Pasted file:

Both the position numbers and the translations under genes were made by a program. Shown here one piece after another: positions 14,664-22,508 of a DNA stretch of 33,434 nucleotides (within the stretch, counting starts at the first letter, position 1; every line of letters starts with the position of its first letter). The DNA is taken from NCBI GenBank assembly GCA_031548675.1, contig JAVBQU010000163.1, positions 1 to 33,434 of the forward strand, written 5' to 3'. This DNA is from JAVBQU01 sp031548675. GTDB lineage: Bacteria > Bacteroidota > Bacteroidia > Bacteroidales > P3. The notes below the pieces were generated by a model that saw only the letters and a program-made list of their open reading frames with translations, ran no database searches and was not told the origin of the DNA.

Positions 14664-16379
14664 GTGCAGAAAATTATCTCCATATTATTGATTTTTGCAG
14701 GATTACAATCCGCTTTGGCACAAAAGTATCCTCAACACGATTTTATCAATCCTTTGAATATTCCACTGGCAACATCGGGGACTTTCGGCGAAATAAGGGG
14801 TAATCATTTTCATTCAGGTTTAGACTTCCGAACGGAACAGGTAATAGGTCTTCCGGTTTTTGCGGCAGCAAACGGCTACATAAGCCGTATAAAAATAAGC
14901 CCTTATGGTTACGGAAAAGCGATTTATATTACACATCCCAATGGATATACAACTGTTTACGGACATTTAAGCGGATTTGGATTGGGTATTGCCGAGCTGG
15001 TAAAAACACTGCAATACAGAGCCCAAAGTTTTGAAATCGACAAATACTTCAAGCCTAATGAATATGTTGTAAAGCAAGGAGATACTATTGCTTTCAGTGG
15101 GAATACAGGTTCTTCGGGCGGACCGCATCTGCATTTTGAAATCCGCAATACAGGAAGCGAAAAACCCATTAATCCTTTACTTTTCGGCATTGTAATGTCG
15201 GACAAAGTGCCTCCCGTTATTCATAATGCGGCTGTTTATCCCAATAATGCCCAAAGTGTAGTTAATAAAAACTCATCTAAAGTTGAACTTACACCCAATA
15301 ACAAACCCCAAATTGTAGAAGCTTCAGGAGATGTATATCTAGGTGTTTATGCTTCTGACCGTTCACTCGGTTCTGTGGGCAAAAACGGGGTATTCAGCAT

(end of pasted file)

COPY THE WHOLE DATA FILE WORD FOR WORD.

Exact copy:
Both the position numbers and the translations under genes were made by a program. Shown here one piece after another: positions 14,664-22,508 of a DNA stretch of 33,434 nucleotides (within the stretch, counting starts at the first letter, position 1; every line of letters starts with the position of its first letter). The DNA is taken from NCBI GenBank assembly GCA_031548675.1, contig JAVBQU010000163.1, positions 1 to 33,434 of the forward strand, written 5' to 3'. This DNA is from JAVBQU01 sp031548675. GTDB lineage: Bacteria > Bacteroidota > Bacteroidia > Bacteroidales > P3. The notes below the pieces were generated by a model that saw only the letters and a program-made list of their open reading frames with translations, ran no database searches and was not told the origin of the DNA.

Positions 14664-16379
14664 GTGCAGAAAATTATCTCCATATTATTGATTTTTGCAG
14701 GATTACAATCCGCTTTGGCACAAAAGTATCCTCAACACGATTTTATCAATCCTTTGAATATTCCACTGGCAACATCGGGGACTTTCGGCGAAATAAGGGG
14801 TAATCATTTTCATTCAGGTTTAGACTTCCGAACGGAACAGGTAATAGGTCTTCCGGTTTTTGCGGCAGCAAACGGCTACATAAGCCGTATAAAAATAAGC
14901 CCTTATGGTTACGGAAAAGCGATTTATATTACACATCCCAATGGATATACAACTGTTTACGGACATTTAAGCGGATTTGGATTGGGTATTGCCGAGCTGG
15001 TAAAAACACTGCAATACAGAGCCCAAAGTTTTGAAATCGACAAATACTTCAAGCCTAATGAATATGTTGTAAAGCAAGGAGATACTATTGCTTTCAGTGG
15101 GAATACAGGTTCTTCGGGCGGACCGCATCTGCATTTTGAAATCCGCAATACAGGAAGCGAAAAACCCATTAATCCTTTACTTTTCGGCATTGTAATGTCG
15201 GACAAAGTGCCTCCCGTTATTCATAATGCGGCTGTTTATCCCAATAATGCCCAAAGTGTAGTTAATAAAAACTCATCTAAAGTTGAACTTACACCCAATA
15301 ACAAACCCCAAATTGTAGAAGCTTCAGGAGATGTATATCTAGGTGTTTATGCTTCTGACCGTTCACTCGGTTCTGTGGGCAAAAACGGGGTATTCAGCAT